This is a monumental book but the thing that amazed me the most about it was how tightly controlled the plot was. I had got the mistaken impression that it wandered about a bit, and contained stories within stories but, although at times it appears to be heading in this direction, everything is ultimately connected to the Count and comes back to him.
The story is well known, a brief recap is all that is necessary: Edmond Dantès, a young man about to be made captain of his ship and marry the girl he loves is falsely arrested for being a part of a Bonapartist conspiracy and spends fifteen years in the prison on Chateau D'If with an Abbé who tells of a magnificent treasure hidden on the island of Monte Cristo. Some twenty five years after the arrest the mysterious Count of Monte Cristo emerges, pursuing vengeance against those who wronged him.
I spent a long time reading this not because I didn't enjoy it but because I found the first half easy to put down. The story was vivid enough to stay in my head so that I could leave it for a couple of weeks and then pick it up again without a hitch but it was not compelling enough to grip me. This changed at about the midway point and I read the second half of the book in a couple of days. I think the difference was that it began to centre on the personal relationships. The Count was meeting the people from his past, rather than being the aloof and mysterious stranger, and the emotions that he and the others went through, as well as the action as he exacted his revenge and the difficulties that faced the Count as he formed bonds with the next generation and realised that his actions were affecting them, were moving and fascinating. The second half is also more morally complex; in the first half he is obviously wronged but in the second he becomes as much the perpetrator of wrongs as the sufferer, and his internal struggles with this are very interesting, especially in terms of his relationship with his old love, Mercédès.
At first Edmond is not a particularly interesting character. He is simple but good and brave, really quite dull. The scheming Danglars is far more interesting in the first few chapters. The long spell in prison was also not that gripping although you saw how the character of Dantès was formed by his association with the old Abbé Faria and how his intellect developed. It made me a bit impatient though; I felt like I do when watching films of comic books where they insist on giving you all the background to how the character became a superhero for the first two hours, rather than just getting into the action and letting you find out the history as you go along. However, once transformed into the Count, regularly compared to Lord Ruthven from John Polidori's The Vampyre because he is so pale, distant and mysterious, he is far more interesting. His riches allow him to live as he wishes and he has anything he wants but the pain and torment inside him is evident as he will not allow himself to forget the past. Although always controlled when in company, the internal struggles which he gives into when alone are some of the most moving parts of the book as he sees not only the effects of his actions on others, but also realises what he has done to himself by his desire for revenge and the happiness he has sacrificed.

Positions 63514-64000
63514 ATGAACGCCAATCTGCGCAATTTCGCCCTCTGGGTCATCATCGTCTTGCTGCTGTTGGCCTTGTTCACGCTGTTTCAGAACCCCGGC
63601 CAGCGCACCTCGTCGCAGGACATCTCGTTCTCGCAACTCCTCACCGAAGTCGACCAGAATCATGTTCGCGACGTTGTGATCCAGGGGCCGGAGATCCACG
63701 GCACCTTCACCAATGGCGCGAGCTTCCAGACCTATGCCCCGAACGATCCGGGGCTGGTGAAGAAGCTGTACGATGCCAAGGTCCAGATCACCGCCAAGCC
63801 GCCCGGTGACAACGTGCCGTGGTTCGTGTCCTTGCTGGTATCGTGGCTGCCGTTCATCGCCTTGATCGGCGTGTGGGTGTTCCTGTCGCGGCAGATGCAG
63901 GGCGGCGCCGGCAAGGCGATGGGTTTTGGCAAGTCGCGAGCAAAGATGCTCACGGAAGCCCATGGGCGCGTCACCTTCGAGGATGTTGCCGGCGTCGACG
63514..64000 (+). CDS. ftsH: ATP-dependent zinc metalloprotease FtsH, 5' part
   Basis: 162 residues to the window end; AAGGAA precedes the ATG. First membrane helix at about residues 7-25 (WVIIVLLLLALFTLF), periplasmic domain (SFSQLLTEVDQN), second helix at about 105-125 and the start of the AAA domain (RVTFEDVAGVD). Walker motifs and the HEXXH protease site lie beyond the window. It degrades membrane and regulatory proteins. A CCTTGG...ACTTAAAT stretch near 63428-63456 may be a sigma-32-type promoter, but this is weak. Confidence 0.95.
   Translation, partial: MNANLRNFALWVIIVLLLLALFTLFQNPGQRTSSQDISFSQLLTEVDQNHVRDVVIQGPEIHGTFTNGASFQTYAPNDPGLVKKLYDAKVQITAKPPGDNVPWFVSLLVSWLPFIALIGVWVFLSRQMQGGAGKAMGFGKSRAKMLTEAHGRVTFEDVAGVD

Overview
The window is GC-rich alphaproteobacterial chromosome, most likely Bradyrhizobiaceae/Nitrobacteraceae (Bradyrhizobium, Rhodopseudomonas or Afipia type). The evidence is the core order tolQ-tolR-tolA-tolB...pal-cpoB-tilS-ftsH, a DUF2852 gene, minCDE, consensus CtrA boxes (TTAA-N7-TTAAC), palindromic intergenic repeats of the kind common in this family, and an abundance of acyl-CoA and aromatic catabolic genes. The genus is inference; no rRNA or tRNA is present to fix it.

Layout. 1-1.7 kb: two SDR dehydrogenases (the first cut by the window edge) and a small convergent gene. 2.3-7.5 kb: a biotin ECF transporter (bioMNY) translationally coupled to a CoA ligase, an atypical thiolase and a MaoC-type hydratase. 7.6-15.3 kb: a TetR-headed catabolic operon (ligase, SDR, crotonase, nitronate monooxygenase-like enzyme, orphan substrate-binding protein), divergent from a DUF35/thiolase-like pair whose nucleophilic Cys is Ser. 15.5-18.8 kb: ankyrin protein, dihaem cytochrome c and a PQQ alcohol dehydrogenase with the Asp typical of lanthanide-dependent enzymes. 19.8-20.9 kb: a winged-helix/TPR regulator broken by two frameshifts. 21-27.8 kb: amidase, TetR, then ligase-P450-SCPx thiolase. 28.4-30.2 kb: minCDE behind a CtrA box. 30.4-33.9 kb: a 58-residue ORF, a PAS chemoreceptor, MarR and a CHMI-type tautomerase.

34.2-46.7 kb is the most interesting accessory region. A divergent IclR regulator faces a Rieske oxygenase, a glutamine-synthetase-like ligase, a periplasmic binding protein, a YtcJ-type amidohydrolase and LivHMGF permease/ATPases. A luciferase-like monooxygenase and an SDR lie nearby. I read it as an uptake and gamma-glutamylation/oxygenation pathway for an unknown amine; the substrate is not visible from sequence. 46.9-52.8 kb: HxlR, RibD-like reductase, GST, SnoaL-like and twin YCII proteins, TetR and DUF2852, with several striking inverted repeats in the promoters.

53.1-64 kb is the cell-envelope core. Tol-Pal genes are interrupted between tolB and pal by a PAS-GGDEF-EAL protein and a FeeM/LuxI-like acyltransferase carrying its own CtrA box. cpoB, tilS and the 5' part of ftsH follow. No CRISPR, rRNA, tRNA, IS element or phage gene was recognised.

So, as I read this for the Index Librorum Liberorum Challenge, why was Dumas banned by the Catholic church? The Catholic Church banned both Dumas père and fils, and the list states that père is prohibited because of 'Omnes fabulae amatoriae' which with my rusty GCSE Latin, I translate as 'all love stories'. I imagine The Count would be part of this, as it is very much a story about love and hate. When reading it I could see why the Church may not like it; the Count is a man who sees himself as a vessel of God, doing His bidding when carrying out his revenge, a twisted view of religion. It also contains scenes of illegitimate birth and extra-marital affairs. It doesn't seem much of a reason to ban an author, but maybe it was enough in the mid- 1800s.
(Cross-posted at Eloise by the Book Piles)